Sharjah-based low-cost carrier (LCC) Air Arabia, which already has sister companies in Morocco and Egypt, is developing a series of joint venture airlines.
Fly Arna and Fly Jinnah began services in 2022 in Armenia and Pakistan respectively. Air Arabia Abu Dhabi, a partnership with Etihad Airways, has already expanded to nine aircraft and is scheduled to grow to 20 by the end of 2023.
In Sudan, Air Arabia will partner with DAL Group, a local conglomerate with interests in the automotive, earthmoving, energy and industrial gases sectors.
The new airline will be known as Air Arabia Sudan and will mimic the low-cost model.
It will be based at Khartoum International Airport and use Airbus A320s, although it is not yet known if the new airline will fly aircraft from Air Arabia’s existing order book, or whether more will be needed. Work on securing the relevant approvals and licences is under way.
The size of the new Sudanese airline’s fleet, timescales for starting operations and details on shareholdings and route networks will be released “in due course”, the two companies said.
“Our decision to partner with a leading pioneer of low-cost air travel is driven by our core commitment to perpetually contribute towards realising Sudan’s long-term human and economic growth and development potential,” said DAL Group chairman, Osama Daoud Abdellatif.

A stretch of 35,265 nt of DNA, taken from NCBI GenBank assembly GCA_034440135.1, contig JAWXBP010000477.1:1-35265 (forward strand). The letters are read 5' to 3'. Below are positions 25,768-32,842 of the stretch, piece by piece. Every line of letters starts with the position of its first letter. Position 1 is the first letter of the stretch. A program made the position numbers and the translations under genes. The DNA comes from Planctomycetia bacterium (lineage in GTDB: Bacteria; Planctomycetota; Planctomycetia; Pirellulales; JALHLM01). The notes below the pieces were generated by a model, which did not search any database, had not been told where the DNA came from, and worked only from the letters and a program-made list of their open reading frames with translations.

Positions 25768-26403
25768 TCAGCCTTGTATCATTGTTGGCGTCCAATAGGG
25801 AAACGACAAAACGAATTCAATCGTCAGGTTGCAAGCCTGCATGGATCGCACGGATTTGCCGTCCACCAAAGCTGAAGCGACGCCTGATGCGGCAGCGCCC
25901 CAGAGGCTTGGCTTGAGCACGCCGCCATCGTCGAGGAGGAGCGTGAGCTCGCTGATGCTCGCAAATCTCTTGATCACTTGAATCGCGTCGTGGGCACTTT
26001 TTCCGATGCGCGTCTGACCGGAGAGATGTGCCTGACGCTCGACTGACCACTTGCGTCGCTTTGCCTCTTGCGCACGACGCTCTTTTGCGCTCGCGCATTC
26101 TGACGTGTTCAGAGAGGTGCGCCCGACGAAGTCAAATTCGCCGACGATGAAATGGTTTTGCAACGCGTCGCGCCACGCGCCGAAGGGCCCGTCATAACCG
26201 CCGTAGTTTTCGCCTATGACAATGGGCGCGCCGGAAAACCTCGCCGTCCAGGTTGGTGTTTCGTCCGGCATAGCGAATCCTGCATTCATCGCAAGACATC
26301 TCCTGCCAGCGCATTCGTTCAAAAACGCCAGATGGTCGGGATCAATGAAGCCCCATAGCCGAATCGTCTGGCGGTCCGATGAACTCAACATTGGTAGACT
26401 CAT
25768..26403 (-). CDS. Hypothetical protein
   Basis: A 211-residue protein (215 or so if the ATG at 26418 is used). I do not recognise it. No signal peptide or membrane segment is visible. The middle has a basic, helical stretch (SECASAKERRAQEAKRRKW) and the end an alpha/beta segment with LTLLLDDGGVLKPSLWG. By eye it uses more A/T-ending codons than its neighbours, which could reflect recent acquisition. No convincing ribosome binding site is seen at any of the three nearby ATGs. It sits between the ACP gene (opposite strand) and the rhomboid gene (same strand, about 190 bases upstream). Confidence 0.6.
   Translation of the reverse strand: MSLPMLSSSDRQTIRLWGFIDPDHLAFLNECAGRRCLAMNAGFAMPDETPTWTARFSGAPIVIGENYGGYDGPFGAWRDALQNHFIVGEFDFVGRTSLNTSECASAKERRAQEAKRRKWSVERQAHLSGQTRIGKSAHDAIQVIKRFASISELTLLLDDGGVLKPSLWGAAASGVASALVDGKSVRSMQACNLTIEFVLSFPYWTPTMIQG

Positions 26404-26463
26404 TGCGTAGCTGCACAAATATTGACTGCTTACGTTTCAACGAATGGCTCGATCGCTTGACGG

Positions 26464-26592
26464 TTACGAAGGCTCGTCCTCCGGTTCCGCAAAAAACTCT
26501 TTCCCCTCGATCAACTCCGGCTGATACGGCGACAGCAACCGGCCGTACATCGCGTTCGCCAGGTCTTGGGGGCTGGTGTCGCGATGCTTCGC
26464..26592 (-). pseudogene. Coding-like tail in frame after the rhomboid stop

“Given Sudan’s rich national cultures, rarely publicised yet fascinating ancient history, and breath-taking topography, our nation enjoys a unique untapped potential, and we are therefore steadfastly committed to developing the diverse aspects of Sudan’s tourism, travel, cargo transport, and aviation infrastructure sectors.”
Attracting foreign direct investment to Sudan is aimed, at least partly, at improving employment opportunities. Sudan is one of Africa’s poorest nations.
The new joint venture will face competition from several existing Sudanese carriers.
Sudan Airways has struggled for several years and is currently thought to operate only a single A320 and a leased Bombardier CRJ200. Two privately owned companies, Tarco Air and Badr Air, operate fleets of around 10 Boeing 737s, mainly Classic models with a few -800s.
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